Reflecting on their success, Fang pointed out: "Besides the six members in our team, many of our senior schoolmates in the laboratory also provided significant assistance for this project. This honor is not just for the six of us but for everyone who has supported us."

   Fang's team elevated the enhancement process for aero-engine blades, resulting in a remarkable "increase by more than 10 times" in the fatigue life of the blades.

   "We are now in the process of applying for two national invention patents and have collaborated with an aero-engine corporation to facilitate the implementation and production of this technology," Fang said.

Li Qing'ang, 22, a student at Tsinghua University. [Photo provided to China Daily]

   Meanwhile, Li Qing'ang, 22, an undergraduate student in the Department of Mechanical Engineering at Tsinghua University, embarked on a solo research journey. He engineered a wireless passive sensor for orthopedic implants to track the process of post-surgical fracture healing and bone rehabilitation. So far, this invention has been granted three patents.

   "Traditional metal implant materials faced challenges such as electrochemical corrosion and mechanical incompatibility," Li said. "However, this novel passive sensor, wirelessly supported by advanced materials and technology, can maintain the mechanical uniformity of the implants and prevent corrosion. This advancement will enhance the operational capabilities and prolong the life span of orthopedic implants."

   Li also admitted that the sensor-receiving apparatus he currently uses is still a large, expensive laboratory device. He hopes to create a tiny device in the future that can either receive signals or be transformed into a phone application.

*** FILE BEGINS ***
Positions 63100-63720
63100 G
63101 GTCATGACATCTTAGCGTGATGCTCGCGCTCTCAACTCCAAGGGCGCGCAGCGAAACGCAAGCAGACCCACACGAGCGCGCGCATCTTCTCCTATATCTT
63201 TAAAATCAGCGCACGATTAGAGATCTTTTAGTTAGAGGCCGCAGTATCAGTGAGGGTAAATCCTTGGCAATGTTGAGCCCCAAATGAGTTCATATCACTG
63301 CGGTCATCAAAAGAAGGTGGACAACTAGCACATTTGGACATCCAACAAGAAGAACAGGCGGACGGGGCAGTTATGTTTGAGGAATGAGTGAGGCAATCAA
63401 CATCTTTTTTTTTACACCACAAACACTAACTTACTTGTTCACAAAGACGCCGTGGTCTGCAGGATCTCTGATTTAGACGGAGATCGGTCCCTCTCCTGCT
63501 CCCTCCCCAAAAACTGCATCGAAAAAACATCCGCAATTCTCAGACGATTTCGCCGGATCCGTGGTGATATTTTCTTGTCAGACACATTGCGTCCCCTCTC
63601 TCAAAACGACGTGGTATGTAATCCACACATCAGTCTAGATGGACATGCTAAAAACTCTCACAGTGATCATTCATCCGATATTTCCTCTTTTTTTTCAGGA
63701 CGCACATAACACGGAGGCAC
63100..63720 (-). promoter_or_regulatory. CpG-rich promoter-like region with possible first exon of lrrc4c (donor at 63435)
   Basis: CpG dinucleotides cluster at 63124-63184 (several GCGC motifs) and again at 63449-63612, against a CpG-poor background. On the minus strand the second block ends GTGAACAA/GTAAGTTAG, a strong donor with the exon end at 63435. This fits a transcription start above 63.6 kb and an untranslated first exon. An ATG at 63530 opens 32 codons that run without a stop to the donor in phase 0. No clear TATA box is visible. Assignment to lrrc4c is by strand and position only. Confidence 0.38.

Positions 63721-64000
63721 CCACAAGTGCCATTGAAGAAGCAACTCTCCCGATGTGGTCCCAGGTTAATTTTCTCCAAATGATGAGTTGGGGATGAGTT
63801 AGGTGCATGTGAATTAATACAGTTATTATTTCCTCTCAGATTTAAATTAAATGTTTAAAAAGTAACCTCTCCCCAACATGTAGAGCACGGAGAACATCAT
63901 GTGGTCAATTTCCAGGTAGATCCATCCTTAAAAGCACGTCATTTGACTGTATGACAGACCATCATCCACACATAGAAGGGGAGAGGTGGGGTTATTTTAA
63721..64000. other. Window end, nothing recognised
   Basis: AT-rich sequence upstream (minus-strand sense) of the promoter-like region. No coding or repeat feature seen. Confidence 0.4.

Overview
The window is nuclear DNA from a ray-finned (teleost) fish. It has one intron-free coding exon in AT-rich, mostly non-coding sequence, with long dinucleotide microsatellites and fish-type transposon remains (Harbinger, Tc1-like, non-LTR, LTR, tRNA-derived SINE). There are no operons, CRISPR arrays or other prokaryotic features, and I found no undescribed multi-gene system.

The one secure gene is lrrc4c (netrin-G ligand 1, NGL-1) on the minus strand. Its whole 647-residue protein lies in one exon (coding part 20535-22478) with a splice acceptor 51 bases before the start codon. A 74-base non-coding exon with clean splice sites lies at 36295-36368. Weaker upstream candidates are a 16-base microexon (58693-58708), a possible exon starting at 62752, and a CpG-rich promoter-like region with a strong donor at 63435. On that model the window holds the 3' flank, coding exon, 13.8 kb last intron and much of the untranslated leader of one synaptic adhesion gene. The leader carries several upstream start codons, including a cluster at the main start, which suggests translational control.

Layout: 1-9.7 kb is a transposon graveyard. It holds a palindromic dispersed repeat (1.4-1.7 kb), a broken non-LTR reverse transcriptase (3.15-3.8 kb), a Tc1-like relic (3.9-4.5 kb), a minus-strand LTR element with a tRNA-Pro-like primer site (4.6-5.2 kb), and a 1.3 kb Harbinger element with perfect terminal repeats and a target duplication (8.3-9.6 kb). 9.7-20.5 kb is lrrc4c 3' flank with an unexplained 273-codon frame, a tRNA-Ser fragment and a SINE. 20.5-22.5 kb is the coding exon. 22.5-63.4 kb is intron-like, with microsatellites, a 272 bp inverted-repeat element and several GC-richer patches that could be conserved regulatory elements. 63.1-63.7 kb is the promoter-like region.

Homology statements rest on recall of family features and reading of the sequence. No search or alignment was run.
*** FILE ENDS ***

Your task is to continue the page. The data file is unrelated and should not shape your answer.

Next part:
"This will allow patients and doctors to monitor the healing status of the bone in real time on their phones," Li said in excitement as he outlines this aspiration. "I truly enjoyed the process of turning my ideas into tangible, functional products, which is why I chose to study mechanical engineering. I find it fascinating."

   The 18th "Challenge Cup" competition showcased the inventiveness of today's youth and attracted more than 2.5 million students from diverse disciplines from over 2,000 colleges nationwide.

Gao Ruifang, 21, a student at Guizhou University. [Photo provided to China Daily]

   Gao Ruifang, a 21-year-old student from the College of Literature at Guizhou University, explored the burgeoning phenomenon of "Cun BA" in her award-winning study.

   Originating in Taipan village in Guizhou province, Cun BA has recently gained popularity on the internet. As a college student studying in Guizhou, Gao attended several live competitions. "While I was watching, I wondered what factors had contributed to its success, given the abundance of basketball games across the country."

   Gao's curiosity sparked the initial idea for her research. She led an investigatory team with eight members. "To bring different perspectives to the research, we involved team members with diverse academic backgrounds," she said.

   Delving into the heart of Taipan village and 61 surrounding villages, they collected 2,350 valid questionnaires, conducted 316 in-depth interviews, and visited 19 local institutions. "To enhance the research data, we tailored the questions in the questionnaires according to the diverse populations surveyed," Gao said.